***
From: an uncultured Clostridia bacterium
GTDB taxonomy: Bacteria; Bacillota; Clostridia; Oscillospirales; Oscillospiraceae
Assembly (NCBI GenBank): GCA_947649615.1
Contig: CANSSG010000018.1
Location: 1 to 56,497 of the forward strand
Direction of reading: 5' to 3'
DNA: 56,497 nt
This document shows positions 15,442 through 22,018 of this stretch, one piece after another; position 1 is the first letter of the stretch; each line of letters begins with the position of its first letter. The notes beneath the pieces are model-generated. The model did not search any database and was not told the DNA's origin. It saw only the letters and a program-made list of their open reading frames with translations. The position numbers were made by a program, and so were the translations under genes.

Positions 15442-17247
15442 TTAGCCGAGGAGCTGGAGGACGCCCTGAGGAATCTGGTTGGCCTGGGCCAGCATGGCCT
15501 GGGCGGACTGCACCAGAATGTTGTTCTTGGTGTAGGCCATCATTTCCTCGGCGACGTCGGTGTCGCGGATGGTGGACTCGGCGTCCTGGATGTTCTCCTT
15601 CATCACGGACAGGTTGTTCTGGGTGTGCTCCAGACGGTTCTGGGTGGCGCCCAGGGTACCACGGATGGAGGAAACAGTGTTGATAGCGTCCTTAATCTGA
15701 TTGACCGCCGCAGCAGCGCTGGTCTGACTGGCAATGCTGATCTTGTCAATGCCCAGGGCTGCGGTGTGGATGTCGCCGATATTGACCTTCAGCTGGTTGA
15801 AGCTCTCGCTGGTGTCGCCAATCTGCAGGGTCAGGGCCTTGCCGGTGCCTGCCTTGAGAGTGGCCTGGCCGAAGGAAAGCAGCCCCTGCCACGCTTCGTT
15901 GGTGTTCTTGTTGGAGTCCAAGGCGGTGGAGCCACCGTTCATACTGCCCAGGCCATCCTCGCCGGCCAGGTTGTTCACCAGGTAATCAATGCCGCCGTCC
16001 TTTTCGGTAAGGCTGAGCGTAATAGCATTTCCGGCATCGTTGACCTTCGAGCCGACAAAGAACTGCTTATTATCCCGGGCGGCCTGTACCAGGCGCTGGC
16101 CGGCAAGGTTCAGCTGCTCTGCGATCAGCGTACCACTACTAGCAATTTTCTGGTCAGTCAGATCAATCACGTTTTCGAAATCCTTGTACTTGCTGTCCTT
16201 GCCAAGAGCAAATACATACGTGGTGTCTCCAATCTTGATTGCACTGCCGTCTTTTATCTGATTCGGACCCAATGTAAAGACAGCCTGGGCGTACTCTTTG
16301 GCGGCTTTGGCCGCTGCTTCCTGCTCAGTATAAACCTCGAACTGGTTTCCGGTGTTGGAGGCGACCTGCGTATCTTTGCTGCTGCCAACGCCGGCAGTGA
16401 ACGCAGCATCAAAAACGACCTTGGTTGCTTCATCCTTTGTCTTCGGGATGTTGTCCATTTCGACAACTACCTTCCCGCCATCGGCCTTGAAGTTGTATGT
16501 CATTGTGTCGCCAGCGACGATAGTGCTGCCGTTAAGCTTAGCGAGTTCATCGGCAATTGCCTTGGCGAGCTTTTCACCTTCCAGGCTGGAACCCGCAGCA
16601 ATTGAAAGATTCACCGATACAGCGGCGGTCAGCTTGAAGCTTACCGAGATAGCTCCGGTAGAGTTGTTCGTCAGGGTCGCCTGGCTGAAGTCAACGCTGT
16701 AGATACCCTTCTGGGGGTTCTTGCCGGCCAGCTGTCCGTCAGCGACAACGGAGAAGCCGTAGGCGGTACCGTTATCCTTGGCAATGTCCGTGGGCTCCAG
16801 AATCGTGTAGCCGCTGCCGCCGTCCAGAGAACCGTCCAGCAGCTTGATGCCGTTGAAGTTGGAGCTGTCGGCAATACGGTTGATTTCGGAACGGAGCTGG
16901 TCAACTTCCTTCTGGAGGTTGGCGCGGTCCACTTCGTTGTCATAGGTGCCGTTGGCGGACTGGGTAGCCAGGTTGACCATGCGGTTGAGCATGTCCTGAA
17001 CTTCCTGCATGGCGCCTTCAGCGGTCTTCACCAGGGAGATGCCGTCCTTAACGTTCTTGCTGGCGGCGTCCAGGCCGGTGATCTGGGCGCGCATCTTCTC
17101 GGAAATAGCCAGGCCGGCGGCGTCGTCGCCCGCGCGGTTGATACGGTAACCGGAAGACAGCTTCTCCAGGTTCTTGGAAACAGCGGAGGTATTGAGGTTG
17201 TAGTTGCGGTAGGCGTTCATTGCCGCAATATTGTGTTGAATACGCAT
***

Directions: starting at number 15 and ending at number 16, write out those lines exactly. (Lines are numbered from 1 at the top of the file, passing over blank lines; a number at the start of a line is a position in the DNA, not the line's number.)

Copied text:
15901 GGTGTTCTTGTTGGAGTCCAAGGCGGTGGAGCCACCGTTCATACTGCCCAGGCCATCCTCGCCGGCCAGGTTGTTCACCAGGTAATCAATGCCGCCGTCC
16001 TTTTCGGTAAGGCTGAGCGTAATAGCATTTCCGGCATCGTTGACCTTCGAGCCGACAAAGAACTGCTTATTATCCCGGGCGGCCTGTACCAGGCGCTGGC